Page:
Poland, Joseph F. and Davis, George H., 1969, Land subsidence due to withdrawal of fluids: Geological Society of America, Reviews in Engineering Geology, v. 2, p. 187-269.

This report is a thorough compilation of subsidence field data coupled with the quantitative theory of subsidence. Poland and Davis received the O.E. Meinzer Award from the Geological Society of America in 1972 for authoring this report.

Franke, O.L., and Cohen, Philip, 1972, Regional rates of ground-water movement on Long Island, New York: U.S. Geological Survey Professional Paper 800-C, p. C271-C277.

This report is selected because it is an early example of a clear exposition of a conceptual model of a groundwater flow system that is quantified with the use of an analog model. The rates of flow are used to place bounds on the transport of contaminants and estimates of the rate of flushing the system.

Lohman, S.W., 1972, Ground-Water Hydraulics: U. S. Geological Survey Professional Paper 708, 70 p.

This publication is important because it served as both a summary of the state-of-the-science of well hydraulics at the time of publication and as an educational text, which enables hydrologists to effectively analyze aquifer tests.

Bredehoeft, J.D., and Pinder, G.F., 1973, Mass transport in flowing groundwater [Link exits the USGS web site]: Water Resources Research, v. 9, no. 1, p. 194-210.

This paper simulated groundwater flow and solute transport. It was the beginning of new numerical tools capable of examining both flow and chemistry. Bredehoeft and Pinder received the O.E. Meinzer Award from the Geological Society of America in 1975 for authoring this report.

Bennett, G.D., 1976, Introduction to ground-water hydraulics — A programmed text for self-instruction: Techniques of Water-Resources Investigations of the U.S. Geological Survey, Book 3, Chapter B2, 172 p. (Available as originally released online at http://pubs.usgs.gov/twri/twri3-b2/ or updated to include active web links at http://water.usgs.gov/ogw/pubs/TWRI3-B2/TWRI3-B2-with-links.pdf.)

The report is a programmed text designed to help learn the theory of groundwater hydraulics through self-study. The report covers basic groundwater hydraulics and introduces numerical simulation. Bennett received the O.E. Meinzer Award from the Geological Society of America in 1981 for authoring this report.

Trescott, P.C., Pinder, G.F., and Larson, S.P., 1976, Finite-difference model for aquifer simulation in two dimensions with results of numerical experiments: Techniques of Water-Resources Investigations of the U.S. Geological Survey, book 7, chap. C1, 116 p.

This is the first "production" general purpose groundwater modeling computer code distributed by the U.S. Geological Survey. The documentation stressed the basic theory and the availability of the source code in the public domain. Future USGS "production" modeling programs used this document as the example to follow to serve as documentation of a computer code.

Alphabetical list of references

Bennett, G.D., 1976, Introduction to ground-water hydraulics — A programmed text for self-instruction: Techniques of Water-Resources Investigations of the U.S. Geological Survey, Book 3, Chapter B2, 172 p. (Available as originally released online at http://pubs.usgs.gov/twri/twri3-b2/ or updated to include active web links at http://water.usgs.gov/ogw/pubs/TWRI3-B2/TWRI3-B2-with-links.pdf.)

Bredehoeft, J.D., and Pinder, G.F., 1973, Mass transport in flowing groundwater [Link exits the USGS web site]: Water Resources Research, v. 9, no. 1, p. 194-210.

Brown, R.H., 1963, The cone of depression and the area of diversion around a discharging well in an infinite strip aquifer subject to uniform recharge: in Shortcuts and special problems in aquifer tests, Ray Bentall (compiler): U.S. Geological Survey Water-Supply Paper 1545-C, p. C69-C85.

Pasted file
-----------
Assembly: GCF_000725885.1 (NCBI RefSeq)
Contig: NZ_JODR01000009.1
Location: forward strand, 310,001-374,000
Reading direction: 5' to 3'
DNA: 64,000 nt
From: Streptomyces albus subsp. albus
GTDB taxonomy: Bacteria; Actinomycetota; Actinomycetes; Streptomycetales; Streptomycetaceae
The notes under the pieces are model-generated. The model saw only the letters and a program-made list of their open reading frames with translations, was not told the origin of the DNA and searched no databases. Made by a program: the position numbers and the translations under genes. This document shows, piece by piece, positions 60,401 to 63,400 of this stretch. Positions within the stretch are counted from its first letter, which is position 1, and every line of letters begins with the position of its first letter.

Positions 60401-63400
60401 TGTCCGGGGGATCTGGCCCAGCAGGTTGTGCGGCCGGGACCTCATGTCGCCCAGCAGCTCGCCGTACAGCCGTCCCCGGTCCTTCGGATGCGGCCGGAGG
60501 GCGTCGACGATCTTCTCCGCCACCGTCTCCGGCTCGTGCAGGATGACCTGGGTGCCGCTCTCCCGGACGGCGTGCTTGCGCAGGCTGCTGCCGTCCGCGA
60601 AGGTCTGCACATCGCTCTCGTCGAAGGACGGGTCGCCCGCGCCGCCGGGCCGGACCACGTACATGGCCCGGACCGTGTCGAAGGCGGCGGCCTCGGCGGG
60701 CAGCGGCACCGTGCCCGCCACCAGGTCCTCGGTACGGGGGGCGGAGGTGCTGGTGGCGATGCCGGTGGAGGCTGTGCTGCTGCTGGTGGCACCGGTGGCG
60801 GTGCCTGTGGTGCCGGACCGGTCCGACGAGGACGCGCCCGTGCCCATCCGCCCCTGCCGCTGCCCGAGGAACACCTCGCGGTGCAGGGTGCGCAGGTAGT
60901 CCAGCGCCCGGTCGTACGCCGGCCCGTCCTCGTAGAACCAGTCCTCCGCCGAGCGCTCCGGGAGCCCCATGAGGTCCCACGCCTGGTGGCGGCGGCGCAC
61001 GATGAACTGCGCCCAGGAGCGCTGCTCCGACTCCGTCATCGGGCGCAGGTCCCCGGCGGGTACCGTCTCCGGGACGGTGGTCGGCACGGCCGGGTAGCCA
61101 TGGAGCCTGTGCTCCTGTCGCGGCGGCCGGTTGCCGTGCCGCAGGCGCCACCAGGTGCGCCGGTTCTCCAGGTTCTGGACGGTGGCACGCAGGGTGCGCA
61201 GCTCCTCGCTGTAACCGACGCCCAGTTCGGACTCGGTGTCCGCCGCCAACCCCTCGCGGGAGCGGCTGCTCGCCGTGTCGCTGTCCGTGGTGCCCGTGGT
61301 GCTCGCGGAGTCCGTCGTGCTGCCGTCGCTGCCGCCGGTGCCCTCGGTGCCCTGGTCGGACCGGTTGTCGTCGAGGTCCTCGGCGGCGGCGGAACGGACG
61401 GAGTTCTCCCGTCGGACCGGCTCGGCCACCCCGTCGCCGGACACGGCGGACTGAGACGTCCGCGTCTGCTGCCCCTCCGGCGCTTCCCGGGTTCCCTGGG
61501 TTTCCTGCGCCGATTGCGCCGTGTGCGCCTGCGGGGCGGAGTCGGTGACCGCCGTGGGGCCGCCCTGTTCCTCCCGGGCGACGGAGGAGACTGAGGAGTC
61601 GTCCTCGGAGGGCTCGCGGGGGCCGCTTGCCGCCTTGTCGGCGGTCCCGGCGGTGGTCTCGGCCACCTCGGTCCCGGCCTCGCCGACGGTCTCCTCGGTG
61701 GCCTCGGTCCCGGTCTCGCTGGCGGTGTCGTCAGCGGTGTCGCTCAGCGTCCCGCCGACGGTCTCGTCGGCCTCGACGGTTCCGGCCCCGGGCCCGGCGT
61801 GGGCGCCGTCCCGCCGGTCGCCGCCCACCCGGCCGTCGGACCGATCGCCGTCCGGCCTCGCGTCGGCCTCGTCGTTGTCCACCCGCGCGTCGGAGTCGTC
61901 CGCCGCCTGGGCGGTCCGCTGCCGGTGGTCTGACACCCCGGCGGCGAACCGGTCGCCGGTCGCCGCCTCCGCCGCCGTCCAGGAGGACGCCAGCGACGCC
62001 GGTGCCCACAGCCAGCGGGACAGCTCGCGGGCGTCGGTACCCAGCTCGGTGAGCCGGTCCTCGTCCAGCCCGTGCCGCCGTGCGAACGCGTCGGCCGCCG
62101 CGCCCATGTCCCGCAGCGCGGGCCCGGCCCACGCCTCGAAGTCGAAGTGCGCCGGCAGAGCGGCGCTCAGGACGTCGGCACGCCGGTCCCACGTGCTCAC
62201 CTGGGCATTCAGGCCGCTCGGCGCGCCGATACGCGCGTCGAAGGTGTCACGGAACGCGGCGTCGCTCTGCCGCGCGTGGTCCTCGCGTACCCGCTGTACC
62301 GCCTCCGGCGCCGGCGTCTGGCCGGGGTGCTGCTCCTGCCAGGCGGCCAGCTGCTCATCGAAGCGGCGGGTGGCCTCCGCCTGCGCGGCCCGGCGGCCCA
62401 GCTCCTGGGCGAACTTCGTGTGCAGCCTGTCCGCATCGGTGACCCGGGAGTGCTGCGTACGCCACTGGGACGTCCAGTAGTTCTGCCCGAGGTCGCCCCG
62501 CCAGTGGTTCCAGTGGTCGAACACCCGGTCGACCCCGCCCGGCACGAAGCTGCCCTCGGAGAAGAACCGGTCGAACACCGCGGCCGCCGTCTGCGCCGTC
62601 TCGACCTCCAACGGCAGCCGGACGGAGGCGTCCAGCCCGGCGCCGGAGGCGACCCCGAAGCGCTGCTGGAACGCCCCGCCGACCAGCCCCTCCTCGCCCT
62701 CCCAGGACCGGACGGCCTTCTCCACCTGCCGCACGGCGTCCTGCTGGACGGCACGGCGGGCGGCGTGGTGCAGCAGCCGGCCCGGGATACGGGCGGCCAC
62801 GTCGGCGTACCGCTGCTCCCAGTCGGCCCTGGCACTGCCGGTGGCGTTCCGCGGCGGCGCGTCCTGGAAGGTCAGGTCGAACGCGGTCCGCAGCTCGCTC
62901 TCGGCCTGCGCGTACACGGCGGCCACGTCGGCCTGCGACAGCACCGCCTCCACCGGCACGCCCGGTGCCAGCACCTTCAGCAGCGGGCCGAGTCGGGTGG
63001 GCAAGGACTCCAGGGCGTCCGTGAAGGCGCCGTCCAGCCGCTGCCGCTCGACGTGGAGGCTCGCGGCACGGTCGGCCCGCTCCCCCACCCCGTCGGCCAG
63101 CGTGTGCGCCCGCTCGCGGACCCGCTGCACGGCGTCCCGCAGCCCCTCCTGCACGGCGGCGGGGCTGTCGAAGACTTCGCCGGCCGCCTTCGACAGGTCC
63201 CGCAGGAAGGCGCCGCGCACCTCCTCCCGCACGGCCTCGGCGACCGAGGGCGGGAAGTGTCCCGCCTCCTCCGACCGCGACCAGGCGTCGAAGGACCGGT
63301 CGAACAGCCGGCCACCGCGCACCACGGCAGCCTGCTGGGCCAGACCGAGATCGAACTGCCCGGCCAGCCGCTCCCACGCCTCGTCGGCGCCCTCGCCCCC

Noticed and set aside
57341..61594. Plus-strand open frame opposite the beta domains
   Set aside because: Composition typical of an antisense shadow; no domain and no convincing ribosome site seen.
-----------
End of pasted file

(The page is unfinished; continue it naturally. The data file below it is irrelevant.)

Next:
Cooper, H.H., 1966, The equation of groundwater flow in fixed and deforming coordinates [Link exits the USGS web site]: Journal of Geophysical Research, v. 71, no. 20, p. 4785-4790.

Cooper, H.H., Kohout, F.A., Henry, H.R., and Glover, R.E., 1964, Sea water in coastal aquifers: U.S. Geological Survey Water-Supply Paper 1613-C, 84 p.

Ferris, J.G., Knowles, D.B., Brown, R.H., and Stallman, R.W., 1962, Theory of aquifer tests: U. S. Geological Survey Water-Supply Paper 1536-E, 174 p.

Franke, O.L., and Cohen, Philip, 1972, Regional rates of ground-water movement on Long Island, New York: U.S. Geological Survey Professional Paper 800-C, p. C271-C277.

Jacob, C.E., 1940, On the flow of water in an elastic artesian aquifer: Transactions of the American Geophysical Union, v. 21, p. 574-586.

Jacob, C. E., 1950, Flow of ground water, chapter 5, in Engineering Hydraulics: edited by H. Rouse, John Wiley, p. 321-386.

Lohman, S.W., 1972, Ground-Water Hydraulics: U. S. Geological Survey Professional Paper 708, 70 p.

Meinzer, O.E., 1928, Compressibility and elasticity of artesian aquifers [Link exits the USGS web site]: Economic Geology, p. 263-291.

Pinder, G.F., and Bredehoeft, J.D., 1968, Application of digital computer for aquifer evaluation [Link exits the USGS web site]: Water Resources Research, v. 4, p. 1069-1093.

Poland, Joseph F. and Davis, George H., 1969, Land subsidence due to withdrawal of fluids: Geological Society of America, Reviews in Engineering Geology, v. 2, p. 187-269.

Slichter, C.S., 1899, Theoretical investigations of the motion of ground waters: U.S. Geological Survey 19th Annual Report, Part II, p. 295-384.

Stallman, R.W., 1963, Electric analog of three-dimensional flow to wells and its application to unconfined aquifers: U.S. Geological Survey Water-Supply Paper 1536-H, p. 205-242.

Stallman, R. W., 1964, Multiphase fluids in porous media - a review of theories pertinent to hydrologic studies: U.S. Geological Survey Professional Paper 411-E, p. E1-E51.

Theis, C.V., 1935, The relation between lowering of the piezometric surface and rate and duration of discharge of a well using groundwater storage: Transactions of the American Geophysical Union, v. 16, p. 519-524. (Available as USGS Ground Water Branch Ground Water Notes No. 5 [440 KB PDF].)

Theis, C.V., 1940, The source of water derived from wells: Civil Engineering, v. 10, no. 5, p. 277-280. (Available as released in USGS Ground Water Branch Ground Water Notes No. 34 [1.4MB PDF].)

Trescott, P.C., Pinder, G.F., and Larson, S.P., 1976, Finite-difference model for aquifer simulation in two dimensions with results of numerical experiments: Techniques of Water-Resources Investigations of the U.S. Geological Survey, book 7, chap. C1, 116 p.